In 2013, a 22-year-old U.S. Army soldier suffered a sudden and fatal case of hypothermia after ingesting merely two scoops of Jack3d, per a Military Times investigation. The case was tossed out, “with prejudice” (in other words: The plaintiff can’t file an appeal) due to faulty witness testimony.
Among the main ingredients in the supplement was dimethylamylamine (DMAA), which, according to experts from the Department of Defense, can bring about serious cases of hypothermia.==============
They can cause liver failure.
In addition to hypothermia, the FDA warns that DMAA can cause a host of serious conditions, including seizures and liver failure. In fact, both Jack3d and another USPlabs supplement, OxyExlite Pro, have been linked to several cases where liver transplants were required, per USA Today. As such, the FDA demanded USPlabs pull both from the market and immediately halt production.
Bad supplements could be on the shelves.
USPlabs did, indeed, halt production. But they didn’t pull anything off the shelves. Instead, according to a Reuters report, executives dictated that employees try to sell off the remaining product. (Surely you’ll be floored by this information, but the same executives that pulled this stunt were the ones who lied about Jack3’s natural origins. You’ll be forgiven for starting to think that USPlabs might be a odious enterprise.)
They take advantage of people suffering from addiction.
As Business Insider reported, Sunrise Nutraceuticals, the company behind Elimidrol, marketed their beverage as a substance to help overcome opiate withdrawal. Thing is: Elimidrol contains precisely zero ingredients that have been medically proven to help combat addiction. As such, the FTC slammed them with a $5 million suit.==============
You shouldn’t mix with smoking.
According to a trial conducted by the U.S. National Cancer Institute, smokers who regularly consumed Vitamin A supplements were actually more likely to develop lung cancer than smokers who did not.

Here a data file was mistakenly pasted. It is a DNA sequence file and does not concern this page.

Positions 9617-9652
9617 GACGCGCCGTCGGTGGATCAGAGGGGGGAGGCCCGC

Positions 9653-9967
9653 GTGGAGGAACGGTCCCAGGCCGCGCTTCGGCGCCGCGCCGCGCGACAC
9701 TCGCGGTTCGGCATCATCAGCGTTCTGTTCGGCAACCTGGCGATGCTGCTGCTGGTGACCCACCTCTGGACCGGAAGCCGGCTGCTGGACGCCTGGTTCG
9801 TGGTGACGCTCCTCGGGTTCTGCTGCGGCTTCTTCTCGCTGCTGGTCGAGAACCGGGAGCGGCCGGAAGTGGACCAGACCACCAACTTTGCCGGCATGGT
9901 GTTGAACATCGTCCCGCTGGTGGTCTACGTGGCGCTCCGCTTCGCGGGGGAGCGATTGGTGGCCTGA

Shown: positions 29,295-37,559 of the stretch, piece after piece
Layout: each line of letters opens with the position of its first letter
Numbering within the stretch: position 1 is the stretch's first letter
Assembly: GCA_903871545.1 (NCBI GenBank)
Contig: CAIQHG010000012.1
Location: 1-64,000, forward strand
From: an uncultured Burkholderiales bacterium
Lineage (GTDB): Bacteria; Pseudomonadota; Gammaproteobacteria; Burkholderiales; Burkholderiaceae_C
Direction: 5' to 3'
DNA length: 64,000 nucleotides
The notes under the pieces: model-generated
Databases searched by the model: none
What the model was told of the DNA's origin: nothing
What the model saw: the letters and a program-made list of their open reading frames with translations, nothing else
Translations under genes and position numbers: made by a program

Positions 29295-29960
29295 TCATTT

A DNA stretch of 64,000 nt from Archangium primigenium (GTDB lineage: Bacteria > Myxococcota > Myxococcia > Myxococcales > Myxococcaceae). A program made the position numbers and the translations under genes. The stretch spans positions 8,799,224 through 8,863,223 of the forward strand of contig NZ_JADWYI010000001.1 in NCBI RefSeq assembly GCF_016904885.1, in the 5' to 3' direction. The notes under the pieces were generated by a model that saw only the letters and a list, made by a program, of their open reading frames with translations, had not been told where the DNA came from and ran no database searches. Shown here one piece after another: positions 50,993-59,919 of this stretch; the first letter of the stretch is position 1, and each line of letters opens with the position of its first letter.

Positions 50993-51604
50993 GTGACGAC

They’re useless at preventing dementia.
Makers of antioxidant supplements, like selenium, tout the stuff’s inherent anti-dementia properties. But, according to a recent study in JAMA Neurology, supplement-ingesting participants showed no decreased rate of Alzheimer’s diagnoses.
Your supplements might be little more than carb pills.
As the New York Times revealed, in 2015, the New York State attorney general’s office filed suit against four Walgreens for straight-up lying about their store-brand ginseng pills. The pills purported to contain nutrients that would promote “endurance and vitality,” but, in reality, contained little more than powdered rice and finely ground garlic.==============
They can contain gluten.
Walmart claims their ginkgo biloba, a popular brain-boosting supplement, is both gluten- and wheat-free. But, per a New York State attorney general probe, via the New York Times, officials found that the supplement contained only radish and wheat—and, notably, no ginkgo biloba.
They might also contain allergens.
For folks with peanut allergies, this next fact should petrify you. In 2015, according to the New York Times, the FDA found that GNC used so-called “fillers”—extra powder, typically on the cheaper side, intended to bolster product weight and ultimately cut down on production costs—in their store-brand supplements. A common filler? Legumes, which fall under the same class of wildlife as peanuts. GNC did not include this information on their labels.
Multivitamins might give you cancer.
A 2007 review out of the National Cancer Institute found that men who took multivitamin supplements regularly died from prostate cancer at nearly twice the rate of those who steered clear of the stuff.==============
They have no official support.
From the National Institutes of Health, to the World Health Organization, to the Mayo Clinic, to the Cleveland Clinic, to the Centers for Disease Control and Prevention, and every other heavy hitter in the medical industry, not a single organization officially recommends the use of supplements.
Nothing is going to change.
With drugs, for example, the FDA has to approve anything before it goes to market. With supplements, thanks to stipulations in the DSHEA, the FDA has no such power; the agency can only demand that products be removed from sale—usually months after issues, like hospitalizations, start to occur with frequency. The removal process itself can take months, too, which means products can stay on shelves long after they’re commonly thought to be unsafe. Keep that in mind next time you reach for a weight loss pill.